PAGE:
Being an ‘Arab Jew’ could be good for business

Na’ava Mashiah has written a gushing article pitching herself as an ‘Arab Jew’. In fact very few Jews would described themselves thus, unless they are far-leftists. Her account of why Jews like her grandfather left Iraq is only partially correct: what about the rise of pro-Nazi feeling and the Farhud of 1941? Regrettably her motivation for ingratiating herself with the Arab world seems to be purely economic (with thanks: Andrew):

The growing rift between Israel and the Arab world makes it hard to imagine that Jews and Arabs once coexisted across the Middle East. At one point these identities could be found not only in the same neighborhood, but even in the same person.

Is it an oxymoron to be an Arab Jew? An Arab Jew refers either to a Jew living in the Arab world or whose ancestors came from Arab countries. This term flourished once in the Middle East but is not widely known today. Not long ago there were Jews living in the cities of the Middle East who were integrated into their societies and held influential roles in their communities and economies.

My grandfather, Baba Yona Mashiah, was such a figure in Baghdad. He was, I would say, an Arab Jew. My childhood was sprinkled with stories of his grand personality, power and business acumen. He was a prominent land and real-estate developer and in the 1940s contributed to building “Baghdad el Jedidah”, a chic neighbourhood in the Baghdad suburbs. His partners were mostly Muslim and some were prominent government officials.

Over the years I have accumulated stories about Baba Yona like pearls on a string and play with these beads, just as he played with the beads on hismisbaha,the traditional Muslim prayer beads. My father recalled how he used to accompany my grandfather, who was also known by the Arabic name Abu Fuad, to meetings in cafés and the respect that people showed him.

Baba Yona was an integrated member of Baghdad society and its business world, yet he was a Jew.

In the 1950s the Jews of Baghdad experienced an exodus from Iraq. A reluctant exodus, I would claim, which was brought about by a combination of increasing Zionism, anti-Semitic propaganda, envy of the privileged life Jews had when Iraq was under British control and the creation of Israel. The displacement of thousands of Palestinians and the humiliating defeat of the Arab armies were the final blow.

Life had become unbearable for the Jews and even those who had wanted to stay were compelled to leave. Jews were assumed to be a fifth column and turned into scapegoats following the defeat of Arab armies by the Israeli Defense Forces. Baba Yona watched his empire crumble. His peer and neighbour, Mr. Addas, another influential Jew, was hung in the square. He himself was imprisoned for three months, accused of having Zionist connections.

At a certain point the Iraqi government offered a deal for Jews, inviting them to escape to Israel if they would renounce their citizenship and relinquish their property. Baba Yona was forced to leave Baghdad with over 100,000 other Jews to the one country that would accept them at the time – Israel. Ironically, the Zionists, whose movement played a part in alienating Muslims from their Jewish compatriots, were there to save them.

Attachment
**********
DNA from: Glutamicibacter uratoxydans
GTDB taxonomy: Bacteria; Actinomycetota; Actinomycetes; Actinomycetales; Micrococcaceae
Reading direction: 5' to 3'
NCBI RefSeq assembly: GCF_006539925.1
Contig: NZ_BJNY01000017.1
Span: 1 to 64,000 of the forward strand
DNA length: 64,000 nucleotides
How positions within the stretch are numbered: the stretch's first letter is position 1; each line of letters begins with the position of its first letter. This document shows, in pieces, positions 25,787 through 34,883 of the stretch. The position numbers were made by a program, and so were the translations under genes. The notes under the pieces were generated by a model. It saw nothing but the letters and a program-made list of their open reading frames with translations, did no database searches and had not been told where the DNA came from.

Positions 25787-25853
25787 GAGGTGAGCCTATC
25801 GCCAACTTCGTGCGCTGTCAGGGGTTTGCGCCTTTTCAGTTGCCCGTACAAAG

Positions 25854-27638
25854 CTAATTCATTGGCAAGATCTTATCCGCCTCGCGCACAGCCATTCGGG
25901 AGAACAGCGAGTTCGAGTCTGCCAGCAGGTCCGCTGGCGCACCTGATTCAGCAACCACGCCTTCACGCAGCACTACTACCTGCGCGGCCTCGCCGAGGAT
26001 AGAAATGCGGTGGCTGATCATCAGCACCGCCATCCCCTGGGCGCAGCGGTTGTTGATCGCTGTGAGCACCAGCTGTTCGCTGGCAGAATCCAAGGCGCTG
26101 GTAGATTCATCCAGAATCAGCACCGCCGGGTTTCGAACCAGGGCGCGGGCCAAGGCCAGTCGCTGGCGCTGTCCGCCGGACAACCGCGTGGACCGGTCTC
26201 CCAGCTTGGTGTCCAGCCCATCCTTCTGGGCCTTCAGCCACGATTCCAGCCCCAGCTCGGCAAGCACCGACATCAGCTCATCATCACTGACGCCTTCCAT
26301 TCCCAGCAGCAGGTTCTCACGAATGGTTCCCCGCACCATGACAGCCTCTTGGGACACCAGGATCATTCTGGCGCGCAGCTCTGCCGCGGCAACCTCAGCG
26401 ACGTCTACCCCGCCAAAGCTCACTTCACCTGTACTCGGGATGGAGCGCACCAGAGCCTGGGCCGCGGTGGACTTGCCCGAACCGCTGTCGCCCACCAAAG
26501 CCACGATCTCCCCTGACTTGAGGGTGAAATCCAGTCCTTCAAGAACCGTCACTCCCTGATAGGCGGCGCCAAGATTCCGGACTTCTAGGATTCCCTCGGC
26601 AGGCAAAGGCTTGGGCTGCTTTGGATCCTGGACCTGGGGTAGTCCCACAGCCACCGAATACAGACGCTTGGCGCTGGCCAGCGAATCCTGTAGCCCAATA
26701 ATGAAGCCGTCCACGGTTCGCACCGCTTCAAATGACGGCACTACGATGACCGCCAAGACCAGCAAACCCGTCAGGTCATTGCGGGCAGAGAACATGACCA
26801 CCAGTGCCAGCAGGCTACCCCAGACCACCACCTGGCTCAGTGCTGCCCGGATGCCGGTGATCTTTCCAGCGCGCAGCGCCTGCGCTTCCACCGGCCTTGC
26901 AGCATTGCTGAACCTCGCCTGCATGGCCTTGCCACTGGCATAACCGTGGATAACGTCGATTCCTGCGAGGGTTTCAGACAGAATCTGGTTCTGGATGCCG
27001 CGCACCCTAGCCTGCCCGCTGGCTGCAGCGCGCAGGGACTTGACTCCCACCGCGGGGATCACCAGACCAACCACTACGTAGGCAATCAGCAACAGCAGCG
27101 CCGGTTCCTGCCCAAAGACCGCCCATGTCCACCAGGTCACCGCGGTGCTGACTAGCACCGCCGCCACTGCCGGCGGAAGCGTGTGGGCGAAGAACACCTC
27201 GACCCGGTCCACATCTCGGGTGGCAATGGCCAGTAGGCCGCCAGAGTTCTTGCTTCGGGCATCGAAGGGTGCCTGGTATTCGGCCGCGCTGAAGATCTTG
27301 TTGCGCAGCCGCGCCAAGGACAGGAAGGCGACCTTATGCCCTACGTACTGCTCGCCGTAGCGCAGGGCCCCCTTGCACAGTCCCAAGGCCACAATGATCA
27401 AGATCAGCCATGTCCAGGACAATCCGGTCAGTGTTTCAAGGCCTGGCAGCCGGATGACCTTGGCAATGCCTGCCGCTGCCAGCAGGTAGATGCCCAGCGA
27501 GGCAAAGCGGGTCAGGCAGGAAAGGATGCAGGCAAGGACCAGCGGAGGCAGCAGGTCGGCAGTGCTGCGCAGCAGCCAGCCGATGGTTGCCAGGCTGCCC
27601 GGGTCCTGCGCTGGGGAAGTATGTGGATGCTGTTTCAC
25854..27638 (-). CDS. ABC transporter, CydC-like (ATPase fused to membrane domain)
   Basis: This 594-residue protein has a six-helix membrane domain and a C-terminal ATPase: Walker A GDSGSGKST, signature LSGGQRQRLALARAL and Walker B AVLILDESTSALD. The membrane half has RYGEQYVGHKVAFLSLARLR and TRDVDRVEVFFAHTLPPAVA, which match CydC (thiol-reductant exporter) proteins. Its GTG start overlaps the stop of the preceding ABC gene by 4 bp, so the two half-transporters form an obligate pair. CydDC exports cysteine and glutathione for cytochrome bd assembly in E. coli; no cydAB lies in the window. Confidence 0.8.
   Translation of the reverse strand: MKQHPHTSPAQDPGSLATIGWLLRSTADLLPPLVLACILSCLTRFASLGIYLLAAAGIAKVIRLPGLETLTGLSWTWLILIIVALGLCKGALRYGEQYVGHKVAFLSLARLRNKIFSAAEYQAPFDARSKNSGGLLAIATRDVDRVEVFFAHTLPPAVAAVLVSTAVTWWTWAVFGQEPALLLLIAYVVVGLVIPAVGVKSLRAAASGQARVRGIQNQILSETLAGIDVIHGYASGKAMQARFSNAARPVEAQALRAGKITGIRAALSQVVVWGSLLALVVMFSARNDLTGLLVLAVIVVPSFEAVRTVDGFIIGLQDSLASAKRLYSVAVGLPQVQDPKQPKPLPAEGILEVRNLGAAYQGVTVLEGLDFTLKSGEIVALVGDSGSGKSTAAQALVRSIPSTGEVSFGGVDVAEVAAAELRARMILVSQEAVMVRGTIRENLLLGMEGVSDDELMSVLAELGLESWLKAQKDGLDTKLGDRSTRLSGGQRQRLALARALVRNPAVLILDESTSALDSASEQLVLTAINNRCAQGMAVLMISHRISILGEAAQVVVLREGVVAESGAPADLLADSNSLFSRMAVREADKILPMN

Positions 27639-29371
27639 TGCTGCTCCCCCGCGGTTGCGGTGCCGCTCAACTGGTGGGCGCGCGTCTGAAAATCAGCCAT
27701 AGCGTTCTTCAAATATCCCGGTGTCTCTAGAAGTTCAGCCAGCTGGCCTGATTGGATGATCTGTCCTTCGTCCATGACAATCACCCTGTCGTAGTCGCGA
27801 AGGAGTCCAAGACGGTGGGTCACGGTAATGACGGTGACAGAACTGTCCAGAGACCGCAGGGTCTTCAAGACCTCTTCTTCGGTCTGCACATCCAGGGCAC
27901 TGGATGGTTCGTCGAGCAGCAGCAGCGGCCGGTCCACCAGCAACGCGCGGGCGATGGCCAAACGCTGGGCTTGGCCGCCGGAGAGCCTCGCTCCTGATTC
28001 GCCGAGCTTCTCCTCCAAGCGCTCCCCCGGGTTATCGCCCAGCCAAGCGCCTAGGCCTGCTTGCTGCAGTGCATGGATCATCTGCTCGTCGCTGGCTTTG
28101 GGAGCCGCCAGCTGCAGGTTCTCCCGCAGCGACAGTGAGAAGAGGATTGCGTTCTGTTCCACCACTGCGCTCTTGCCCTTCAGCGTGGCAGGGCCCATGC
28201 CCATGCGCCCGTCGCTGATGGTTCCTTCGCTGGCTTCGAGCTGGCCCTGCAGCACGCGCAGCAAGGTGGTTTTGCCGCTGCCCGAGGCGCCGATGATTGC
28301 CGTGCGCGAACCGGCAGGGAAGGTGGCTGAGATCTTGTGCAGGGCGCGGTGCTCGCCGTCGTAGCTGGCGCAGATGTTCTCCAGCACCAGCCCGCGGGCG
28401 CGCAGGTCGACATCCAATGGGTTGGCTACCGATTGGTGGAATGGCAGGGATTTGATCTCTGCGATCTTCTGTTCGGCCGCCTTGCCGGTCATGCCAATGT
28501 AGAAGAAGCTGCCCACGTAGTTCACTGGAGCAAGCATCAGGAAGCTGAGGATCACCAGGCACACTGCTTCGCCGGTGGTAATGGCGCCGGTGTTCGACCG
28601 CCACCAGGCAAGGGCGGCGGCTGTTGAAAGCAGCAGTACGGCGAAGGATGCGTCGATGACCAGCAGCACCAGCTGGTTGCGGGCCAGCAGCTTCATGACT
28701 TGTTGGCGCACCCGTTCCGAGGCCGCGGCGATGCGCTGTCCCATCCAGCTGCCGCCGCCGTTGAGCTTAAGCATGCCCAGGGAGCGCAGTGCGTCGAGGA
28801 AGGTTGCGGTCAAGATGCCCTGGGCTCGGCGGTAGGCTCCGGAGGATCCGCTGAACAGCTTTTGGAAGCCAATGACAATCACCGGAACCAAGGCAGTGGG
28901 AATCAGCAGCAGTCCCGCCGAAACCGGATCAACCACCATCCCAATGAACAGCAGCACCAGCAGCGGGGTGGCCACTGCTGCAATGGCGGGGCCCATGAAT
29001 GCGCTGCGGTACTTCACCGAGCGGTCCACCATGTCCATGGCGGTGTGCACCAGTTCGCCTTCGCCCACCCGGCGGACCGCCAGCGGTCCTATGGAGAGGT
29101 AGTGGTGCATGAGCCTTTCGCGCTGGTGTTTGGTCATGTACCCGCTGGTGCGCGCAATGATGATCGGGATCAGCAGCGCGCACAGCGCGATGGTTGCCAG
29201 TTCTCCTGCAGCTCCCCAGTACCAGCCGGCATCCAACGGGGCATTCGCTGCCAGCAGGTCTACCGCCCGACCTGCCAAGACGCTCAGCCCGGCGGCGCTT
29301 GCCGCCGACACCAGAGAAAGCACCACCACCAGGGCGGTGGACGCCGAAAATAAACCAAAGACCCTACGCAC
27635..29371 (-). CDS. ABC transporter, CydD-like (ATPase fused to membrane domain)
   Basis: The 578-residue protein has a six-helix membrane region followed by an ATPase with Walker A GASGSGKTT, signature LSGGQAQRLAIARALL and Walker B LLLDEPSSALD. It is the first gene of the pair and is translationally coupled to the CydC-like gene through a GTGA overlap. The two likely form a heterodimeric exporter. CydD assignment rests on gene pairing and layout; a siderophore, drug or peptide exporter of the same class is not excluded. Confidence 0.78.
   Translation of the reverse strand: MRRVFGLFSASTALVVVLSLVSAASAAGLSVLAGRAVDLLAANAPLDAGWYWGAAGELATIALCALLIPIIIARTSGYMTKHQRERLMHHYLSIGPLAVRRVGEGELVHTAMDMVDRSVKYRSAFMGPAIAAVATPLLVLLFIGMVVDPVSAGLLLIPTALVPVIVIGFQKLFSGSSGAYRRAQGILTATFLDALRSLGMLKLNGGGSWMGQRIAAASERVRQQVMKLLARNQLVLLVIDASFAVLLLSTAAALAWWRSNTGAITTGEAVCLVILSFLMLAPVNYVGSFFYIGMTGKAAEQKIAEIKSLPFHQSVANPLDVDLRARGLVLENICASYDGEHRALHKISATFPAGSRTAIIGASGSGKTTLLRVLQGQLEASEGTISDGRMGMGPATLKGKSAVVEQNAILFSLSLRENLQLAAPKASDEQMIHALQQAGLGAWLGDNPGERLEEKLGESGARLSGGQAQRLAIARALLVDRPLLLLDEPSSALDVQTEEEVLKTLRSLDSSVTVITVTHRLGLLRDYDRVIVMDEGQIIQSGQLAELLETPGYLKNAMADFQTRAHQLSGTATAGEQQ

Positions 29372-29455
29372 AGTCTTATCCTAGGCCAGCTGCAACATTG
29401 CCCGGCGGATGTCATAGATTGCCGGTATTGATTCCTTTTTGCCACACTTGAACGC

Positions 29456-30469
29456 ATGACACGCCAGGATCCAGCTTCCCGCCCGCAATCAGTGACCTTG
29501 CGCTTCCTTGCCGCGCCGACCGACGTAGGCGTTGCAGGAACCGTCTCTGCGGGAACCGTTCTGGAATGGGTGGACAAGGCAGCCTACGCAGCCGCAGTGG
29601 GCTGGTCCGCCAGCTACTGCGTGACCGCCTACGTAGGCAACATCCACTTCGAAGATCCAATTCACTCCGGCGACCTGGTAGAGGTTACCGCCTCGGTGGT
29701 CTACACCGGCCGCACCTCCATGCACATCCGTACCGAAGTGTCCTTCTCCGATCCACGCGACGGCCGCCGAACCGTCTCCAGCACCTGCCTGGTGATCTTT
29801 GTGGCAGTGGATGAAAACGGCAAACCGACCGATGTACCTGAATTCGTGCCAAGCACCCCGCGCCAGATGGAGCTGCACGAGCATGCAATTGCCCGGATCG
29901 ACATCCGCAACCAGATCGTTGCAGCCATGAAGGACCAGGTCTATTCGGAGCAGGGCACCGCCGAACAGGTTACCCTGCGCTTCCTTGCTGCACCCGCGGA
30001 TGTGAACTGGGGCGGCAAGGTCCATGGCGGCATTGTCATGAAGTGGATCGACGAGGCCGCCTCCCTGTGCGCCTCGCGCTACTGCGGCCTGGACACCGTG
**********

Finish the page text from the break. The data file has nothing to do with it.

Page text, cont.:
So as they were airlifted out of Baghdad, did my nine year-old father know where he was headed? Was it en route to Cyprus and during the eventually landing in Israel that he stopped being an Arab Jew?

In Israel the younger generations became embarrassed by their Arabic-speaking parents. My father, Sabah, was given a Hebrew name, Shaul; but his brother who had arrived in his late teens, too late for a name change, is called Jamil until this very day.

In fact, my father’s Arab identity was totally effaced in Israel. It was a combination of external pressures and self denial. Thus he became successfully integrated into the dominant culture in Israel of that period.

My interest in my Arab roots began about 10 years ago when I established my business, which focuses on economic cooperation between Israel and the Middle East and North Africa (MENA) region. Many Israelis asked me why I had chosen to do so. The notion that Israel should forge economic ties with other countries in the MENA region is not self-evident within Israeli society. (It is even less so within Arab society – ed).

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  • Couldn't bring myself to click the link to read more… I have a good friend who is in a way a similar case, i.e. her father was also in real estate, and of course they lost everything (not from Iraq) – it would never dawn on her to call herself an "Arab" Jew. She's now an old lady, and boy, she could use a bit of compensation for the prime real estate that is now a fancy downtown area in a big Arab city.

  • … and if
    i tell you that I want nothing to do with Arabs, would you believe me??????
    That is explicite enough!
    sultana Larifa

  • Pathetic. She's just as, if not worse then, the Jews nowadays who long for the days of the Diaspora. She ignores the history of persecution and humiliation (actual humiliation, not anger at having incompetent soldiers and leaders). She ignores the rise of Arab nationalism/pan-Arabism, which consisted entirely of Christians and Muslims, and which led to genocide, persecution, and more 'humiliation' inflicted on non-Arabs. And hell, she seems to think that Israel just 'made' the Iraqis turn against their neighbors; they seemed to be awfully quick to turn against them.

    It must be fun living in the delusional world that places Israel as the cause of Jewish suffering and hatred in the world.


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